A while ago I decided it's time to figure out whether it's better to drop or to delay TCP packets, and quickly figured out you get 12 opinions (usually with no real arguments supporting them) if you ask 10 people. Fortunately, I know someone who deals with TCP performance for living, and Juho Snellman was kind enough to agree to record another podcast.
Spoiler alert: many things we "know" about TCP are not exactly true. For example, packet drops are not a big deal (but selective acknowledgments and default retransmit timeouts are).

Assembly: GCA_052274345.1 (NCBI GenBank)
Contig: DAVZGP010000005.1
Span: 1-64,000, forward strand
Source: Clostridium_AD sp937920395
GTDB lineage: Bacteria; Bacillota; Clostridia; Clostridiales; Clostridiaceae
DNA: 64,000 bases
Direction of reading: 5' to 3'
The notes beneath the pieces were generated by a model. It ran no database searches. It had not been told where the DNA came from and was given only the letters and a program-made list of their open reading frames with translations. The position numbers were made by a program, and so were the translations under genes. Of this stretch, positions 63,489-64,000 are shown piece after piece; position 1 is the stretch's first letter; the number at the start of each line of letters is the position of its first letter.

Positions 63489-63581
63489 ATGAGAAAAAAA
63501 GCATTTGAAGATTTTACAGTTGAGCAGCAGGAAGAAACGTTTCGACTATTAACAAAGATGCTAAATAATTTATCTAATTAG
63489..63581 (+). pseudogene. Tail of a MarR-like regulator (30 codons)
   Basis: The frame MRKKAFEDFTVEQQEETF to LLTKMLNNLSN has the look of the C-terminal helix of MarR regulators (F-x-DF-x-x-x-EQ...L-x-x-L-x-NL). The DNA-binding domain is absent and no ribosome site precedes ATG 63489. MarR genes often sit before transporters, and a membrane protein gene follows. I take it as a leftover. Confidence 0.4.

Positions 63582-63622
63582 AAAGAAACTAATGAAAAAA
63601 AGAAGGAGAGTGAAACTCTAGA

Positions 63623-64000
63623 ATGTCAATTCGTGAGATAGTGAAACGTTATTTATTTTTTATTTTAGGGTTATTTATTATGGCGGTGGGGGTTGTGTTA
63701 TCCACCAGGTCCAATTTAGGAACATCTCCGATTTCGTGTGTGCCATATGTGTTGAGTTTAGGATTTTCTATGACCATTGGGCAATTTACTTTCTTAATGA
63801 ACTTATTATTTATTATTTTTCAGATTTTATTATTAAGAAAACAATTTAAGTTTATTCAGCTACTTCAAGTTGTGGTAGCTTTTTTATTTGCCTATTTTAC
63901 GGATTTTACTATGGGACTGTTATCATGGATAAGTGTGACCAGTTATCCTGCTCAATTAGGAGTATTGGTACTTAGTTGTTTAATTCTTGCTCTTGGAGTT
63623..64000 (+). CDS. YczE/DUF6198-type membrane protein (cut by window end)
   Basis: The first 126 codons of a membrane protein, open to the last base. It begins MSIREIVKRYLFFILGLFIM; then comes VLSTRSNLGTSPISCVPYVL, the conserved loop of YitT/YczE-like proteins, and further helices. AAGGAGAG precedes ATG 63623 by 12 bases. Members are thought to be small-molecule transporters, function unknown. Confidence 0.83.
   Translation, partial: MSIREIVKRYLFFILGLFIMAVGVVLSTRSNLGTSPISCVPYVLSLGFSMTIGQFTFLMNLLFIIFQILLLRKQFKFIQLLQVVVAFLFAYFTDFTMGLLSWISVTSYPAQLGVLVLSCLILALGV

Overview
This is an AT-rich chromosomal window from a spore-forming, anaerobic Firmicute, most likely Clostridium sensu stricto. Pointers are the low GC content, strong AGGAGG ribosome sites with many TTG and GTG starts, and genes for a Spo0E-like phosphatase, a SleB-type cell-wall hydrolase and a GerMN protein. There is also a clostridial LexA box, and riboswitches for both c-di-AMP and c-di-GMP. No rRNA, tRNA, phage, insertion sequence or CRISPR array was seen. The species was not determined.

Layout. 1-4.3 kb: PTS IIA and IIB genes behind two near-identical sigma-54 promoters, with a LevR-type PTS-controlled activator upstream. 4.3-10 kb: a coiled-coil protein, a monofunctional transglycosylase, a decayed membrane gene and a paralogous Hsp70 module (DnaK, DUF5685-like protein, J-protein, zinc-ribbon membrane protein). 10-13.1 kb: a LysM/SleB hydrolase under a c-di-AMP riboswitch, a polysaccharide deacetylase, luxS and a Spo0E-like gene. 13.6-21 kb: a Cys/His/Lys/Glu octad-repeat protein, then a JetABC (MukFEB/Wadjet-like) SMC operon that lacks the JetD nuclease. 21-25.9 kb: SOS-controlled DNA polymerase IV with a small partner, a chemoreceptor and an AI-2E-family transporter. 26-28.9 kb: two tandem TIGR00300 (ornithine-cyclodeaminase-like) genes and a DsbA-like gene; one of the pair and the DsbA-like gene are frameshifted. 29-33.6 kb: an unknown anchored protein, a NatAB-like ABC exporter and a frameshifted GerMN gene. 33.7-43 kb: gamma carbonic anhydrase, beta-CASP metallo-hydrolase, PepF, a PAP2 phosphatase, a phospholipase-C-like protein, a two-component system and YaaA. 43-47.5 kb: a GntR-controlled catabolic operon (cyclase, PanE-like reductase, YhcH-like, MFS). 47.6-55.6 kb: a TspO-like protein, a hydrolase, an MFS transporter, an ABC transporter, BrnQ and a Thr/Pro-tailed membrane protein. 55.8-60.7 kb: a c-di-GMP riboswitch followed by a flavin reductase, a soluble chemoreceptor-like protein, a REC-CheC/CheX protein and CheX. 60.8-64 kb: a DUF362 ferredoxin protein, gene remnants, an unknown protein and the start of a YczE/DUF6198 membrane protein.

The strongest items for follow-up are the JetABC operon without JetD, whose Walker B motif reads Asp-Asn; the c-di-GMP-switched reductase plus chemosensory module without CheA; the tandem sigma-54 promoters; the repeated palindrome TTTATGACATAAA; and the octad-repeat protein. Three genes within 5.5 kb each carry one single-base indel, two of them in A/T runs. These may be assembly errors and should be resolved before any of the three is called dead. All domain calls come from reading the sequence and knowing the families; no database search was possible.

Interestingly, we started discussing the reasons some people want to reinvent TCP, do it over UDP, and hide what they're doing from the network, but quickly got back to the fundamental question: to drop or to delay.
The answer is surprising: while you might get better results responding to increased delays (as opposed to packet drops), responding only to drops is a better survival strategy, as latency-sensitive algorithms back off sooner than drop-sensitive ones and thus starve in a congested networks when competing with drop-sensitive algorithms.